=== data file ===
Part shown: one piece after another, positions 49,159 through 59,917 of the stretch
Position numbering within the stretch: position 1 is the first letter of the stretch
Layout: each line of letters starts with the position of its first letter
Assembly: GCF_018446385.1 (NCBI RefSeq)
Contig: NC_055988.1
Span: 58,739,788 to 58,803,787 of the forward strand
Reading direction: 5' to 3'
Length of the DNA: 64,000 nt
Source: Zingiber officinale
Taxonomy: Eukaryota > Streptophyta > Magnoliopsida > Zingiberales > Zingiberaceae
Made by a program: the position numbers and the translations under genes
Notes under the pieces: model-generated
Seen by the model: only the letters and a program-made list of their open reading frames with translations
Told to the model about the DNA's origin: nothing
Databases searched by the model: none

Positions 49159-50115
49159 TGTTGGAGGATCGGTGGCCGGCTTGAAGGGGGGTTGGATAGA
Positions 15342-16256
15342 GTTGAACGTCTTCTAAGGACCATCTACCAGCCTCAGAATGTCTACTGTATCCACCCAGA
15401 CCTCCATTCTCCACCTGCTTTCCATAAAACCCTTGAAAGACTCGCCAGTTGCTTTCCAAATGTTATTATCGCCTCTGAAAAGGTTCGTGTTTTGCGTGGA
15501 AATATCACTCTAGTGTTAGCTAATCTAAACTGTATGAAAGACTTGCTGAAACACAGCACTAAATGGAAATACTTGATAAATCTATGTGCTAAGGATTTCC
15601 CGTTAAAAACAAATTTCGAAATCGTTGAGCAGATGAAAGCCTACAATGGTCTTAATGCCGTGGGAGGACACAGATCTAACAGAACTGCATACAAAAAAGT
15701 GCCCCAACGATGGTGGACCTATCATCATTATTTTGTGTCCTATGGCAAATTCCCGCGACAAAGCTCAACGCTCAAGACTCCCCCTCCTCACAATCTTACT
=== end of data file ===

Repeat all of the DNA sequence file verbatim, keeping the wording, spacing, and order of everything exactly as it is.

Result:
Part shown: one piece after another, positions 49,159 through 59,917 of the stretch
Position numbering within the stretch: position 1 is the first letter of the stretch
Layout: each line of letters starts with the position of its first letter
Assembly: GCF_018446385.1 (NCBI RefSeq)
Contig: NC_055988.1
Span: 58,739,788 to 58,803,787 of the forward strand
Reading direction: 5' to 3'
Length of the DNA: 64,000 nt
Source: Zingiber officinale
Taxonomy: Eukaryota > Streptophyta > Magnoliopsida > Zingiberales > Zingiberaceae
Made by a program: the position numbers and the translations under genes
Notes under the pieces: model-generated
Seen by the model: only the letters and a program-made list of their open reading frames with translations
Told to the model about the DNA's origin: nothing
Databases searched by the model: none

Positions 49159-50115
49159 TGTTGGAGGATCGGTGGCCGGCTTGAAGGGGGGTTGGATAGA
Positions 15342-16256
15342 GTTGAACGTCTTCTAAGGACCATCTACCAGCCTCAGAATGTCTACTGTATCCACCCAGA
15401 CCTCCATTCTCCACCTGCTTTCCATAAAACCCTTGAAAGACTCGCCAGTTGCTTTCCAAATGTTATTATCGCCTCTGAAAAGGTTCGTGTTTTGCGTGGA
15501 AATATCACTCTAGTGTTAGCTAATCTAAACTGTATGAAAGACTTGCTGAAACACAGCACTAAATGGAAATACTTGATAAATCTATGTGCTAAGGATTTCC
15601 CGTTAAAAACAAATTTCGAAATCGTTGAGCAGATGAAAGCCTACAATGGTCTTAATGCCGTGGGAGGACACAGATCTAACAGAACTGCATACAAAAAAGT
15701 GCCCCAACGATGGTGGACCTATCATCATTATTTTGTGTCCTATGGCAAATTCCCGCGACAAAGCTCAACGCTCAAGACTCCCCCTCCTCACAATCTTACT